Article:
Since he suffered from insomnia, his chamber is a little chaotic the next morning. Kim arrives and opens the windows. Then he helps the lord to get dressed with a green robe. So we see Seungho walking to the window in order to have a view in his courtyard. Then he witnesses how Baek Na-Kyum is talking to the low noble.
While they are chatting together, the lord can’t help himself but smile. However, this is a bitter smile.
Here, Yoon Seungho is rather calm but in fact it is because he is exhausted mentally and physically. Hence he doesn’t seem enraged. On the other hand, this doesn’t signify that the lord no longer feels angry or jealous. He is resigned… he is on the verge of admitting defeat. Therefore he walks over slowly unlike in the chapter 30, which we don’t see as the author focused during this time on Baek Na-Kyum with his teacher. While he walks towards the artist, he is still unsure what he should do. He must have been observing the gestures between these two and even witnessing how Jung In-Hun left the low-born behind in front of a closed door despite the tender gesture before his departure.
However, the low-born remains immobile behind the door, while feeling excluded and somehow abandoned by the teacher. He doesn’t notice that he has been observed by the noble all this time. Deeply in his thought, he suddenly hears Seungho’s voice. For the second time in this chapter, Byeonduck uses a black drawing:
Interesting is that this picture should be perceived as Baek Na-KYum’s thoughts, just like in the other black image. The low-born is lost due to In-Hun’s lack of concern and the feeling of being abandoned, until he is called by the lord. Only then we see that Seungho is indeed holding a sword. Notice the way he is holding it. It was as if he had no force to sway the weapon as it almost lies on the ground. The master has no energy left.
This illustrates Seungho’s exhaustion, frustration, despair and resignation. He would have killed the painter if the latter had followed the teacher. So this walk in the courtyard was a final attempt to get the painter to his side as he wouldn’t have been able to accept another turndown. He would have preferred the artist being dead than anything else. This underlines his possessiveness. No one is allowed to have him, if he can not have him. Then the following picture is seen from Baek Na-Kyum’s perspective:
He sees an exhausted man with dark rings which he didn’t expect. The low-born gets aware that the lord is not feeling well which surprises the young man.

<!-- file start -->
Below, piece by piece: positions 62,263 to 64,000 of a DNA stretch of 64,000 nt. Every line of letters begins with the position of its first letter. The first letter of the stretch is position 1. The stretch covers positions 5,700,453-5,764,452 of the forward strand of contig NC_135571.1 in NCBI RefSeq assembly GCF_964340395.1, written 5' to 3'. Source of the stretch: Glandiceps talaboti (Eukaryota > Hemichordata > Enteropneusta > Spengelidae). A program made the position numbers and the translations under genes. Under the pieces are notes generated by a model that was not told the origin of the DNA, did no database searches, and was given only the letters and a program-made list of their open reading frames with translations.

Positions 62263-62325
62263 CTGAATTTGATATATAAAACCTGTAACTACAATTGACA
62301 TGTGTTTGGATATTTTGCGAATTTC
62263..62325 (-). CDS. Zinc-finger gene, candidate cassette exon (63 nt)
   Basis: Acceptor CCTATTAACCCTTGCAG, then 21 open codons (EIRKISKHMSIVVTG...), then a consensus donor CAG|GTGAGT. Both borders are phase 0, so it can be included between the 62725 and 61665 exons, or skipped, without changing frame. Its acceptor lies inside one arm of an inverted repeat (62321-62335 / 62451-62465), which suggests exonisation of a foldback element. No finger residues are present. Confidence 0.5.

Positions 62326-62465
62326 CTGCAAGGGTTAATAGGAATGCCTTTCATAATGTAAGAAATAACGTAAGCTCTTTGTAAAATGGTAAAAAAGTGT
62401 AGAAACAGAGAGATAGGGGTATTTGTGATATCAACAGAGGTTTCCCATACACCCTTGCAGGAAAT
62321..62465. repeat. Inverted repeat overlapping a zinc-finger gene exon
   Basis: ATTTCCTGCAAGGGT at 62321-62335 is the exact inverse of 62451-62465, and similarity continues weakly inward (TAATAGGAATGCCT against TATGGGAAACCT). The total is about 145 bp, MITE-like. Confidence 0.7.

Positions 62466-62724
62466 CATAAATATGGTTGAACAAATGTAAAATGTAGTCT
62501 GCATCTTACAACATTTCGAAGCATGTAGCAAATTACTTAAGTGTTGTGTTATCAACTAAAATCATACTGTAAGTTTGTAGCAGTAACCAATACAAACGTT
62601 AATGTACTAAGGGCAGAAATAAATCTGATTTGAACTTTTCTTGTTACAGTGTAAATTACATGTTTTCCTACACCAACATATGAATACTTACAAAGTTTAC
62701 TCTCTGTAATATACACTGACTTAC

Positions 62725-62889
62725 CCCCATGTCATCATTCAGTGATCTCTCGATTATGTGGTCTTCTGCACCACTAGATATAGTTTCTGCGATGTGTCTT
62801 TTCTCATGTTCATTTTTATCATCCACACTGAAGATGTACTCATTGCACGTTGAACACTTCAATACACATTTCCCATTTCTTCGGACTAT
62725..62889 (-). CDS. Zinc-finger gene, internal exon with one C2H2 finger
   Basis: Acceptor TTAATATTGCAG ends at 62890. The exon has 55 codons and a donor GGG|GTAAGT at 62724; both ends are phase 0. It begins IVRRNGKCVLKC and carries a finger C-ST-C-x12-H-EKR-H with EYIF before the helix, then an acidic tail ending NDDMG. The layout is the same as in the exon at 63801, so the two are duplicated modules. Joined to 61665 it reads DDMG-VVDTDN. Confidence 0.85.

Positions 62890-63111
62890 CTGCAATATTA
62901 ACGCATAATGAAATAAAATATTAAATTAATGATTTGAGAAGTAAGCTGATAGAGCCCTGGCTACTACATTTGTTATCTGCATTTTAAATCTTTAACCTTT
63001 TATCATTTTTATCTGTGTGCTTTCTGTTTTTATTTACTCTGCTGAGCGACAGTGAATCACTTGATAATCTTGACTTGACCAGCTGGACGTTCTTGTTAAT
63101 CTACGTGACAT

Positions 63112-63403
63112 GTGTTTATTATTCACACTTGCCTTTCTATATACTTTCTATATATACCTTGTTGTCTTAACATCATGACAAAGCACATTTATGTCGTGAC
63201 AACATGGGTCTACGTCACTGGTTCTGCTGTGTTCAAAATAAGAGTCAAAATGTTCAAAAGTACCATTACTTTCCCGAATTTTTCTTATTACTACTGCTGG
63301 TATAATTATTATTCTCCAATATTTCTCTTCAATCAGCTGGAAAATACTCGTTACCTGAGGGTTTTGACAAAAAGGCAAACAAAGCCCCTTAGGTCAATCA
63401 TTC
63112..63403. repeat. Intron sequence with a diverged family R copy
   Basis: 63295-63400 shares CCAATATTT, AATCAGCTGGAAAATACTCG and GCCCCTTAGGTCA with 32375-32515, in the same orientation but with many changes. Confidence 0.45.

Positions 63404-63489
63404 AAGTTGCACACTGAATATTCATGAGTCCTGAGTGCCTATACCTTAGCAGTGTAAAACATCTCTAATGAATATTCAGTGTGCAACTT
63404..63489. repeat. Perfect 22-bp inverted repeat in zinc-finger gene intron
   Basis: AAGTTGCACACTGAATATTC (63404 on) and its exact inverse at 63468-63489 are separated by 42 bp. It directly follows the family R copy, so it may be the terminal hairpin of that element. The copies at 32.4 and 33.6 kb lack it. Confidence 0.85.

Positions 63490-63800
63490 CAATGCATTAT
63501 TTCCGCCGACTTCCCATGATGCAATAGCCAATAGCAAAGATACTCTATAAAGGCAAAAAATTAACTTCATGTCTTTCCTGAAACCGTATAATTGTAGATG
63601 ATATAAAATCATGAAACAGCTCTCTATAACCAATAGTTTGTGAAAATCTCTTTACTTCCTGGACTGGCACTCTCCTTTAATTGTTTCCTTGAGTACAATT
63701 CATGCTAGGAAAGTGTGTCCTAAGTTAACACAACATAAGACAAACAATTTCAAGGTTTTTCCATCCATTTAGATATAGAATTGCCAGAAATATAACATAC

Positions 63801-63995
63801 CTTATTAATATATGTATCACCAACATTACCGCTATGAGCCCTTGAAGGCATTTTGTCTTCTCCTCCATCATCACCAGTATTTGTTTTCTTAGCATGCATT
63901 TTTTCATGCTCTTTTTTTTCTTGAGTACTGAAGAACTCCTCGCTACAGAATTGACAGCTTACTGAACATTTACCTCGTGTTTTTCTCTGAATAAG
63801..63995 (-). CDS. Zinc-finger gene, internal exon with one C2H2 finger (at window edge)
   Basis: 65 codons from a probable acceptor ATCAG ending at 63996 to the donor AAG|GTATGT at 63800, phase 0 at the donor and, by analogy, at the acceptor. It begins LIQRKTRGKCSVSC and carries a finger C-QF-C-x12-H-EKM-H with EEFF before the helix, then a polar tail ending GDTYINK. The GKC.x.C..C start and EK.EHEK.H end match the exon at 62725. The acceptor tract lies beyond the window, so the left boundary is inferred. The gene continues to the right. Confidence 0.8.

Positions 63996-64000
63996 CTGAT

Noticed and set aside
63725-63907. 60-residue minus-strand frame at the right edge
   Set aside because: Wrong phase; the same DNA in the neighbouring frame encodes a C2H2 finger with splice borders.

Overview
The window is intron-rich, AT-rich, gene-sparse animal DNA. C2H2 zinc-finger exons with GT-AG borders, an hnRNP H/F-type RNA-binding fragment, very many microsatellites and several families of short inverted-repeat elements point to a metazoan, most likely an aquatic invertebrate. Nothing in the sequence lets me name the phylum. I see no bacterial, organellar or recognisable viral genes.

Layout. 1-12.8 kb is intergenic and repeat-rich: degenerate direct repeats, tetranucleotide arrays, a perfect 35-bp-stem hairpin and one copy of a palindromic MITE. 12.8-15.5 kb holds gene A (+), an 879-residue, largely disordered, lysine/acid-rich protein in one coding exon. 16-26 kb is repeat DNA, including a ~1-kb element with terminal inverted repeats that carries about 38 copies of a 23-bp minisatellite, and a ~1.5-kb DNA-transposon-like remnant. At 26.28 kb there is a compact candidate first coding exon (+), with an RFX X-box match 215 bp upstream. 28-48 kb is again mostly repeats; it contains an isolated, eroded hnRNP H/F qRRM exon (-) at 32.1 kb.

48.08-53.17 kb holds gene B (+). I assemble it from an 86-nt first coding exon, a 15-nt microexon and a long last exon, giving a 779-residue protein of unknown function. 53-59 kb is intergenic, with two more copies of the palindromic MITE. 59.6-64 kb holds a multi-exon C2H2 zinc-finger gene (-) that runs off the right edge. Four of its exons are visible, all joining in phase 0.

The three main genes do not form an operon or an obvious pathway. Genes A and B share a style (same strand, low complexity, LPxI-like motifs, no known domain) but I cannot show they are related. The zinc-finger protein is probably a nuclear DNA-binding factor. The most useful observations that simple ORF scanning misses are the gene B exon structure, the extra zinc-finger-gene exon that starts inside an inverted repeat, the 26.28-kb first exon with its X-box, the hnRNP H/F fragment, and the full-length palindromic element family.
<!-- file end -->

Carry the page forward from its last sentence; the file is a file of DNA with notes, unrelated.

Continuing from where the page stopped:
For the first time, Baek Na-Kyum is looking at the lord as a person and not a master. He can’t hide his astonishment. He saw Yoon Seungho the night before and he looked fine and now he is more or less a wreck. Baek Na-Kyum has always seen the lord as someone strong, full of confidence and energy, hence he feared him despite his innocent boldness. Here, he gets to see another side of the lord: weak, sensitive and resigned. Here we can see the young master at his lowest point. He approaches the young painter after seeing his reaction. Due to his facial expression, Yoon Seungho felt that the low-born was no longer pushing him away. Yet he is lost, just like Baek Na-Kyum. In other words, they are both in the same situation: confused and lost. Yoon Seungho, who spent his night thinking how to improve his relationship with him, has no idea how to get closer to Baek Na-Kyum and to win him over, since even his seductive move and his display of concern from last night had no effect on the painter. The latter still went to the teacher’s side.
That’s why he asks for the first time what the painter likes so much, because he senses that only by knowing the painter he will understand him better so that he can get closer to him. This shows that he wants to know the young man for real. Since he is so weak and asks so gently, Baek Na-Kyum’s heart starts beating louder and you can see that the master’s action and question have triggered something in him.
He is sweating because he doesn’t want to reveal his inner emotions which he doesn’t understand too. However this doesn’t go unnoticed by the lord that’s why he wants to say something.